Underdevelopment of countries

Visualization of narrower problems
Dependence on underdevelopment
Dependent development
Lack of development
Dependence on economic and social underdevelopment
Economic and social underdevelopment
Underdevelopment occurs when some resources are not used to their full socio-economic potential, with the result that local or regional development is slower than it might be. As a system of self-reproducing hard-core poverty and stagnation, it is a complex system of mutually supporting internal and external factors that allow the less developed countries only a lop-sided development process. It hinges on the industrialized world's uneven economic conditions and the changes in the structure of the international division of labour since the Second World War; includes the division of the world into rich and poor countries as well as the disparities with in poor countries between their rich and poor inhabitants; and is convolutedly linked to the developing countries' deteriorating trade position.

The economic and social development of many developing countries is being held back by backward economies and social systems in which peasants and intermediate urban strata predominate. Almost all the developing countries suffer from large-scale hidden and partial unemployment exacerbated by an increase in population due to the decrease in child mortality. Their unequal trade situation stems from their dependence upon primary products (usually not more than three) for their export receipts. These commodities are often: in limited demand in the industrialized countries (for example: tea, coffee, sugar, cocoa, bananas); vulnerable to replacement by synthetic substitutes (jute, cotton, etc); or are experiencing shrinking demand with the evolution of new technologies that require smaller quantities of raw materials (as is the case with many metals). Prices cannot be raised as this simply hastens the use of replacement synthetics or alloys, nor can production be expanded as this rapidly depresses prices. Consequently, the primary commodities upon which most of the developing countries depend are subject to considerable short-term price fluctuation, rendering the foreign exchange receipts of the developing nations unstable and vulnerable. Development thus remains elusive.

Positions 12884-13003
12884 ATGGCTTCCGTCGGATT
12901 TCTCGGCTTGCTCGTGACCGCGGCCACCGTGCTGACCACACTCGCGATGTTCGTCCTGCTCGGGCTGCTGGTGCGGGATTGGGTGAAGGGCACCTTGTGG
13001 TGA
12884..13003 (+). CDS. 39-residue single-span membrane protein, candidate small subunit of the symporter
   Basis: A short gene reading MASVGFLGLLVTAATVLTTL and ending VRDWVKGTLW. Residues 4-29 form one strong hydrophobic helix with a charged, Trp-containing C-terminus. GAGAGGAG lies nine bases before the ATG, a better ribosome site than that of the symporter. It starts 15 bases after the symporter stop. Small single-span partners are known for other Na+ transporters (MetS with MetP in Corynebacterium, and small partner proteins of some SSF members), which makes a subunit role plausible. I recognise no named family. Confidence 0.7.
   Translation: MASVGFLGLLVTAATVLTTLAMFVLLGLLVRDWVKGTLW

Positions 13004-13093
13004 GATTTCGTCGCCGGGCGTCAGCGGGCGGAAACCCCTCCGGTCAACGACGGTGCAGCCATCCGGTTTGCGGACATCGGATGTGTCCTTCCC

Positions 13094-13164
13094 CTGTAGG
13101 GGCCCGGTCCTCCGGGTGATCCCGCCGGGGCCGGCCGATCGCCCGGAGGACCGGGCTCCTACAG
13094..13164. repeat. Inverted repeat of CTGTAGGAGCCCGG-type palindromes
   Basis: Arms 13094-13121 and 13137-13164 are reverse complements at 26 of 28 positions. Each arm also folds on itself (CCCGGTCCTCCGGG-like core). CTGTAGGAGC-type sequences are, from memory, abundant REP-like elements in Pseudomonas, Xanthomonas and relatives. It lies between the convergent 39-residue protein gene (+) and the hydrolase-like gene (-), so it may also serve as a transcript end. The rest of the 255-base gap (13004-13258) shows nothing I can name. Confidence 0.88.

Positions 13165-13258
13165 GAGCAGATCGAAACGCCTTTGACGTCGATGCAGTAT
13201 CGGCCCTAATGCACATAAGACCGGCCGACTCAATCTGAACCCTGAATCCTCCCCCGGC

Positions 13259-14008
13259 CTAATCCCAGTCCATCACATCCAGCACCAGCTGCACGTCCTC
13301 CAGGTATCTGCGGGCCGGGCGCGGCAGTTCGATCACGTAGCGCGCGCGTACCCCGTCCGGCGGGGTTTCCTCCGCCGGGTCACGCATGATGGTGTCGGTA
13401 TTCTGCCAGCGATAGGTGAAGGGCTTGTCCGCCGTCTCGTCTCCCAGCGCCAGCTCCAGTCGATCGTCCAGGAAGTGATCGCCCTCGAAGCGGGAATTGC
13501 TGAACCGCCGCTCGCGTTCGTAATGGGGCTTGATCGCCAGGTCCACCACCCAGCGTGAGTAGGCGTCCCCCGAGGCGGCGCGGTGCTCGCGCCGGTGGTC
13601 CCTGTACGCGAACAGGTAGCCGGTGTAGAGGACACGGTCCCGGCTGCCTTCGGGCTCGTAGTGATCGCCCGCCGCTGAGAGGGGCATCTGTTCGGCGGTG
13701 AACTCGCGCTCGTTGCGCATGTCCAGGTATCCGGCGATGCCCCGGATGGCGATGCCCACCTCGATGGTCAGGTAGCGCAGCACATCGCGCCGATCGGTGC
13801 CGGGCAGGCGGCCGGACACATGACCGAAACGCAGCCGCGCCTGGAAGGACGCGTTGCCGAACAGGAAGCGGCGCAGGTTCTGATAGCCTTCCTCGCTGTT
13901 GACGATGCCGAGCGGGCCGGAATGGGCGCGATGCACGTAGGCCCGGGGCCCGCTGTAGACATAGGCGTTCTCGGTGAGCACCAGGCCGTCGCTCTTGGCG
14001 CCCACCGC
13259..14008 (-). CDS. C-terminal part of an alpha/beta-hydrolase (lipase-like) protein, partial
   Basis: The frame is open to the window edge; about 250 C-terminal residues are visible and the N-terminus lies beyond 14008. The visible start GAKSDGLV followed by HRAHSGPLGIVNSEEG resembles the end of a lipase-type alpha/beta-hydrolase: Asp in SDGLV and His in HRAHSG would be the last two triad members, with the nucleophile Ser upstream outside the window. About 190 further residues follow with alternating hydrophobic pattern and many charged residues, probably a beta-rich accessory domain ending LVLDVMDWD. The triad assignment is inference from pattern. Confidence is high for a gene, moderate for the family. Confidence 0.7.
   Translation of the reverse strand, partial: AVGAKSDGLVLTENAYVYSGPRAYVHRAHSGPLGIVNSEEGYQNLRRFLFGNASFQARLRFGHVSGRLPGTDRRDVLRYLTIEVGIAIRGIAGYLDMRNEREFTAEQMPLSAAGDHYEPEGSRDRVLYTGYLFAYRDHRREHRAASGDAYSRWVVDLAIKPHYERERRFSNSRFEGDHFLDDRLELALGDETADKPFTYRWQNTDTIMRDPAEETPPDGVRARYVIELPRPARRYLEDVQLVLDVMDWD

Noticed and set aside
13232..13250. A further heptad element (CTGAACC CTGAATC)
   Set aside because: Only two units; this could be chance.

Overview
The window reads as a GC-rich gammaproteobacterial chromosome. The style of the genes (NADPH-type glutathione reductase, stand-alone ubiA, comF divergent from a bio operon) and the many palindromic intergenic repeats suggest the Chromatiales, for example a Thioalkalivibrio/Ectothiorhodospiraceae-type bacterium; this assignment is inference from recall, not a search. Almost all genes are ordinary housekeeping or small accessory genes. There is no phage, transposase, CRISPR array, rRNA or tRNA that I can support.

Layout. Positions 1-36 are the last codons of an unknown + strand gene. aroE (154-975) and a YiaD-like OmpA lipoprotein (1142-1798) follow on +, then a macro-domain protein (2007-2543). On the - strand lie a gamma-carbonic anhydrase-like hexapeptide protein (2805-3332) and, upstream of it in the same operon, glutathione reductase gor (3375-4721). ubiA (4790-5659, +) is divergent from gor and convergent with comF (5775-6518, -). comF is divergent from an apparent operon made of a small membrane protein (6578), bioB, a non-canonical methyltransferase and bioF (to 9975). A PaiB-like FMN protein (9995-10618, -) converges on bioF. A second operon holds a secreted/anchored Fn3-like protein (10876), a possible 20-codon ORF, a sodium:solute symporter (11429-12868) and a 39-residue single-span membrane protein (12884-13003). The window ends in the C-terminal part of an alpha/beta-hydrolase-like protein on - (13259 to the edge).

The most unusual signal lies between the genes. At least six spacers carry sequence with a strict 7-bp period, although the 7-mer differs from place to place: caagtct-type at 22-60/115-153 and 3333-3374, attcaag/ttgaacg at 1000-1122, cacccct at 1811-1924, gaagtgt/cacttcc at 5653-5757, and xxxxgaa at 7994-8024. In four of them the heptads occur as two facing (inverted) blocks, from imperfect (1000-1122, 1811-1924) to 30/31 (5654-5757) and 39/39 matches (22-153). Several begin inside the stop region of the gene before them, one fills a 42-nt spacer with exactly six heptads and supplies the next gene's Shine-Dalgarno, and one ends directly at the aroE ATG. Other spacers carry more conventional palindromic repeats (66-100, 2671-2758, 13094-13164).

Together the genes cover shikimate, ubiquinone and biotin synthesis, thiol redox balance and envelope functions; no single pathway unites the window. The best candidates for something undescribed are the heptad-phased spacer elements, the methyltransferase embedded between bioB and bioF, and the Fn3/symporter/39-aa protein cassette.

Underdevelopment severely affects potential growth and stability for virtually all the world's developing countries (which include the majority of independent countries in Central and South America, Africa, the Middle East, and Asia; the main exceptions being South Africa, mainland China, Taiwan, and Israel). Most of these countries were colonies or semicolonies of the the imperialist powers or were dependent on them.
As the industrialized countries continue to rely on their economic superiority and on their monopoly associations in the developing countries, they take advantage of the growing indebtedness of the underdeveloped nations (particularly as regards the scientific and technological advancements the underdeveloped countries are so eager to participate in) and try to keep them in a subordinate, underdeveloped position by strengthening the system of neo-colonialism.
The core problem is not the lack of development or stagnation, rather there has been too much development of an inappropriate kind.
(B) Basic universal problems